For liturgy-loving Christians, Advent is a season of anticipation, marked by a posture of hopeful and expectant waiting.
But for many evangelicals, it may pass by almost unnoticed and unobserved, whether due to an unfamiliarity with the church’s liturgical calendar or a cynicism toward Catholic practices.
Advent means “arrival” or “appearing” and comes from the Latin word adventus. Each year, the season begins four Sundays before Christmas and lasts until December 25. It is divided into a period that focuses on Christ’s second coming and another that focuses on his birth. (Orthodox Christians observe a similar event, the Nativity Fast, from November 15 to December 24 before the Nativity Feast on December 25.)
Advent began in fourth- and fifth-century Gaul and Spain as a season intended to prepare believers’ hearts for Epiphany (January 6), not Christmas. Epiphany is a day to commemorate the Magi’s visit after Jesus’ birth (in the West) or Jesus’ baptism in the Jordan River (in the East).
Today, Advent customs may include reading and praying through an Advent devotional and lighting one of four candles inside an Advent wreath each Sunday, corresponding to four weekly themes: hope, love, joy, and peace. Most wreaths also include a centrally placed candle to symbolize Jesus, the Light of the World.
Advent reminds us that Christian hope is shaped by what has happened and what’s going to happen again.
Jay Y. Kim
Yet, in parts of the Majority World and in countries where Catholicism is the dominant religion, evangelicals do not typically observe Advent.
French evangelical churches ignore Advent as part of “a gut reaction against anything that is liturgical, because it smacks of Catholicism,” said Gordon Margery, a Baptist lecturer at the Nogent-sur-Marne Bible Institute who lives outside of Paris.
Few “historic evangelical, Pentecostal and neo-Pentecostal churches” in Latin America participate in Advent, says Colombian pastor Dionisio Orjuela. “Only churches like the Lutheran, Anglican and Episcopalian (along with the Catholics) observe the Advent season.”
CT spoke with Christian leaders from Brazil, Colombia, France, and the Philippines to find out more about how these misconceptions may be addressed, particularly in majority-Catholic contexts.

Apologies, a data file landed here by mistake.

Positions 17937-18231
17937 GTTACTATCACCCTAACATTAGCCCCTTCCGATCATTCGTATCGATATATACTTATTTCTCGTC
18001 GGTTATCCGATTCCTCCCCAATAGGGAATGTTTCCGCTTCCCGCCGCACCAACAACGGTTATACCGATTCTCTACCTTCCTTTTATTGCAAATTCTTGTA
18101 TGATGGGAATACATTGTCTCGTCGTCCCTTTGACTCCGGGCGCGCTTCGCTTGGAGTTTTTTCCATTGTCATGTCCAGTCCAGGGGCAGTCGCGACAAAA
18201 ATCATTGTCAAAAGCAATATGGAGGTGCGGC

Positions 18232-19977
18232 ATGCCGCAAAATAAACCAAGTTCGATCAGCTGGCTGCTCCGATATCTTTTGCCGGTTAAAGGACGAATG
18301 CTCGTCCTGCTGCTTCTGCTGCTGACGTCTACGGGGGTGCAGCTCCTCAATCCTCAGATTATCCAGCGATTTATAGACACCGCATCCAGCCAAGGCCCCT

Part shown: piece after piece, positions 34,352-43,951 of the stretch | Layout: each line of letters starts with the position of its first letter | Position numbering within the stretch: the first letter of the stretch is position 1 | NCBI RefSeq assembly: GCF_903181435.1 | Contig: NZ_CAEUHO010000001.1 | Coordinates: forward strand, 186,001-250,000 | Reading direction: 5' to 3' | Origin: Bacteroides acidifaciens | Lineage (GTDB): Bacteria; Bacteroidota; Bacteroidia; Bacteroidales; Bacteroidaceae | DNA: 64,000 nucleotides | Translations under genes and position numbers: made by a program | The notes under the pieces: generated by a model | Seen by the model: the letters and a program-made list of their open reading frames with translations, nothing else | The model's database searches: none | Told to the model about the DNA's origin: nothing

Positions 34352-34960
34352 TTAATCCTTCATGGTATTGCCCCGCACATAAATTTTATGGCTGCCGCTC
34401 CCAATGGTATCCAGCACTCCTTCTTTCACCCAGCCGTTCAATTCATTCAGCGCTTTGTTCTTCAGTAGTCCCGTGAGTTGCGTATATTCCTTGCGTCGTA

Misconception : Advent is an exclusively Roman Catholic practice.
“Most Protestants today have no idea what occurred in the church for nearly a thousand years. Yet they are confident of one thing: Whatever did occur during the premodern era is not worth our time and can only corrupt Christianity,” wrote Midwestern Baptist Theological Seminary professor Matthew Barrett earlier this year.
On the whole, the church calendar was seen as a Catholic invention. Protestants who were suspicious of innovations and trying to get back to the practices of the New Testament church got rid of it. (The Puritans never celebrated Christmas, much less Advent, either.)
This sentiment might very well apply to evangelical perceptions of Advent, where many regard the season as a predominantly Catholic ritual that has little to no purpose or relevance for one’s spiritual life.
But evangelicals all around the world today, from the Philippines to Brazil, do take part in Advent.
“These evangelicals come from historic denominations (e.g., Anglican, Reformed, Lutheran, Methodist) which take seriously the historical development of worship and make allowances for historical conditions in their practices while seeking to be faithful to implement biblical principles in contextualizing worship,” said Timoteo Gener, president of FEBIAS College of Bible in the Philippines.
In Brazil, Advent is the liturgical season that has received the most acceptance among evangelicals, says Daniel Vieira, director of the Lecionário project.